Last year, for the first time, the Best Watchmaker Award at the Grand Prix d’Horlogerie de Genève went to a woman—Carole Forestier-Kasapi, the head of technical development at Cartier. The brand’s deep pockets have helped her develop stunning innovations, including her skeleton version of the Santos, where the fretted bridges form the Roman numerals, or a delicate engraved bird coiled round a tourbillon. The newest is its first in-house chronograph movement. Cartier has placed huge confidence in her to develop the brand’s haute horlogerie side—she sees a firm place in this for complicated women’s models quite distinct from men’s. As she recently said: “A woman who can afford such a watch expects it to make her dream. What makes men dream is technique, but what makes ladies dream is magic.” That she naturally assumes women will buy such fiendishly expensive items for themselves shows how far women’s mechanical watches have come in the past decade.
“What makes men dream is technique, but what makes ladies dream is magic”
Patek Philippe has also taken the idea further—its series includes distinctly feminine versions of serious complications, including a perpetual calendar and a minute repeater, while the 2012 moonphase introduction, with its bezel of spiralling diamonds, marries the best of horology and gem-setting in an irresistibly feminine mix.
Other brands have joined the bandwagon with ingenuity. Chanel’s beautiful Première Flying Tourbillon, where one of the most complex movements spins a delicate, house-signature camellia as it rotates, is another winner. Meanwhile, the automatic movement has become the norm for many good-quality brands, from Zenith’s elegant new moonphase to Jaeger-LeCoultre’s highly handcrafted new Rendez-Vous with its poetic day/night function.
Even the current crop of wide-appeal, simple, round models, such as Omega’s phenomenally successful Ladymatic, eschew quartz. Company president Stephen Urquhart told me when it launched that he sees automatic models as the way forward for the brand’s feminine styles. Houses with a jewellery heritage, wedded to quartz in the past, appear to agree, with examples like Boucheron’s Cypris, a unique cuff featuring two jewelled swans with Girard-Perregaux’s famous Three Gold Bridges movement, or Harry Winston’s Ocean Lady Bi-Retrograde.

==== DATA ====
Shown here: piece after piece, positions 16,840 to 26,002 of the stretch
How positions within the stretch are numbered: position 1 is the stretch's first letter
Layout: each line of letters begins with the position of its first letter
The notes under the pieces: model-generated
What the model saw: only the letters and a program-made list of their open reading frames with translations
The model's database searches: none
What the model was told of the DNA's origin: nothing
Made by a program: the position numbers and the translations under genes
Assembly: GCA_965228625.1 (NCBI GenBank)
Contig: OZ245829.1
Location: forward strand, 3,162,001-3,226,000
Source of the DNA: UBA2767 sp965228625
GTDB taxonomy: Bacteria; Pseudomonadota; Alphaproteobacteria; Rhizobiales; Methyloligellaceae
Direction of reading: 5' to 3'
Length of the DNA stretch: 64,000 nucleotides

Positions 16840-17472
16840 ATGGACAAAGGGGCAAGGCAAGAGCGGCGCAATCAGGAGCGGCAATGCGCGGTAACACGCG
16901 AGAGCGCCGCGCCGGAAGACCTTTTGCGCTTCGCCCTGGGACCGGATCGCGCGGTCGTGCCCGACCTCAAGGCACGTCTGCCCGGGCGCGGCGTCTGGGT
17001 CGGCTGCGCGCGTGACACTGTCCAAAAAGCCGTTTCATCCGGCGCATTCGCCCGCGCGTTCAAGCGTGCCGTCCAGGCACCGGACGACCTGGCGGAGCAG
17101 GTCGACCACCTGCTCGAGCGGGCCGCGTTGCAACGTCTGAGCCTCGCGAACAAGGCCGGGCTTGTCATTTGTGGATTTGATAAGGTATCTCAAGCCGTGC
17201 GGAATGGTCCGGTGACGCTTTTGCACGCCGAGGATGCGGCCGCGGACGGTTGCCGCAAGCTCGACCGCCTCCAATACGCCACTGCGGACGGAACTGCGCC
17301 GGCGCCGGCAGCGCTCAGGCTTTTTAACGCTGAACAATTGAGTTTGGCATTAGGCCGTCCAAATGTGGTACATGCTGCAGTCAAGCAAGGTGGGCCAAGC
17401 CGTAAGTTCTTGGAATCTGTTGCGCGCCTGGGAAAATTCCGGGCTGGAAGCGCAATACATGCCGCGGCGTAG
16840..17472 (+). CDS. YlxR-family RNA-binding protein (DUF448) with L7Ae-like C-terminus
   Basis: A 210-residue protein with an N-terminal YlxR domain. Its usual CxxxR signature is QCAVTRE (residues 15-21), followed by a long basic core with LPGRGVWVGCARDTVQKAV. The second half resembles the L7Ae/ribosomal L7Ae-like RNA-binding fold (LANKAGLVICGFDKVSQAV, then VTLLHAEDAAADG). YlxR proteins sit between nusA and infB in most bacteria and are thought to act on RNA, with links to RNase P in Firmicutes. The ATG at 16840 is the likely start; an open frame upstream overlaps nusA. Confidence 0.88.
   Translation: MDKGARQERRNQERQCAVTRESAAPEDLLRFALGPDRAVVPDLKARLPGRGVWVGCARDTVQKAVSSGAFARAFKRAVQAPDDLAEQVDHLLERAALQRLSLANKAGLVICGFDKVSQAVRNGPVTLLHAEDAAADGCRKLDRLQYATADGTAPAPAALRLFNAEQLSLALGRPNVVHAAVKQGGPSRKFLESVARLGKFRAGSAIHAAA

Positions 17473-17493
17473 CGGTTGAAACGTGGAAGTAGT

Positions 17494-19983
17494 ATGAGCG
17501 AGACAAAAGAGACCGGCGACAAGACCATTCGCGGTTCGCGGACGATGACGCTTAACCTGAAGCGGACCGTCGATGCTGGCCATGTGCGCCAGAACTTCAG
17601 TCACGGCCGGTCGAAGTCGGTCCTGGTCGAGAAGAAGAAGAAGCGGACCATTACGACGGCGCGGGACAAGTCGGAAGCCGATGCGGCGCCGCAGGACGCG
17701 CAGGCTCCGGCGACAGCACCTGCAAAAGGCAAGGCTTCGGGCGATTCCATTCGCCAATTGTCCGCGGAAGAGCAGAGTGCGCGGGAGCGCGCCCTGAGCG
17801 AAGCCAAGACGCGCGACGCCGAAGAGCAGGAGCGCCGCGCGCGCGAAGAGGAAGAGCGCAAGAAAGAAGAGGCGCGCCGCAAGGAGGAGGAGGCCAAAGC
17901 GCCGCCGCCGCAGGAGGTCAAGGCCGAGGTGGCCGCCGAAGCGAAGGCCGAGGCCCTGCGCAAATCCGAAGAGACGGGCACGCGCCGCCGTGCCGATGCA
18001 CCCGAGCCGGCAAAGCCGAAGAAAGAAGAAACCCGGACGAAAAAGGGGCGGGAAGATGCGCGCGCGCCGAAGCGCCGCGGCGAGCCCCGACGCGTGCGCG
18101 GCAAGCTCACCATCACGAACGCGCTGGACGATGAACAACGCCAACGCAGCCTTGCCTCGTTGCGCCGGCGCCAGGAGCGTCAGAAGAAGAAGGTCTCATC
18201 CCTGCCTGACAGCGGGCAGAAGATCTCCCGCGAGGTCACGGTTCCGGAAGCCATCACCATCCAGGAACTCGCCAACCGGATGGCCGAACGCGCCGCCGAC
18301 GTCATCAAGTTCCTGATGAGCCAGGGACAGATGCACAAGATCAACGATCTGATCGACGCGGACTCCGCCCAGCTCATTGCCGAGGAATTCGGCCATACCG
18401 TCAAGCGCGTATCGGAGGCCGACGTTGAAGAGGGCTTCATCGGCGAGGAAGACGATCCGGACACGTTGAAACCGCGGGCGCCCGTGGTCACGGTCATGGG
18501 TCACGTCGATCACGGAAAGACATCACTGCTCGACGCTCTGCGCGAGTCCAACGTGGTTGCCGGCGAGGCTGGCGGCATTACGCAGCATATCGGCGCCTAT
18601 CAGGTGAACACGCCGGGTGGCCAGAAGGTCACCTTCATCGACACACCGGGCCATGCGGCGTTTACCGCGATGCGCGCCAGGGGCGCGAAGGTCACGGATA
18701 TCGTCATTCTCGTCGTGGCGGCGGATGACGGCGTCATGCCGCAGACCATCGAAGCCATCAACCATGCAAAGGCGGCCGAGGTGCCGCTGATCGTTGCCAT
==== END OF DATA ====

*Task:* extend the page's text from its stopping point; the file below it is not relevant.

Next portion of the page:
Some designs are quirky, such as the Tutti Frutti model of Hublot’s bold Big Bang tourbillon with its playful coloured-stone baguette bezel; the unique Roue Carrée movement from Maurice Lacroix in soft rose gold; and Louis Vuitton’s women’s version of the Spin Time with its rotating diamond cubes. Other watchmaking devices with feminine appeal, like the skeleton, are not strictly complications but, when allied to an ultra-thin movement (Piaget’s Altiplano Skeleton gemset) or superb engraving (Vacheron Constantin’s Patrimony Traditionnelle Openworked) become worthy of the name.
One of the simplest innovations is also one of the most effective—moving the rotor of an automatic model to the front and decorating it to provide both motif and motion. Examples include Cartier’s Promenade d’une Panthère, with its slinky spotted diamond beast that walks as the hand moves, or Piaget’s Limelight series—the newest model, Four Seasons, features bees and ladybirds dancing on a blue sky. There’s also the Dior VIII Grand Bal numbers, with diamonds swinging like chandeliers and bridal lace, or set with tiny feathers. Such items are nowhere near the price level of tourbillons but they too serve a noble purpose—bringing complicated women’s watches to a wider audience and helping to make them an indispensable part of horology.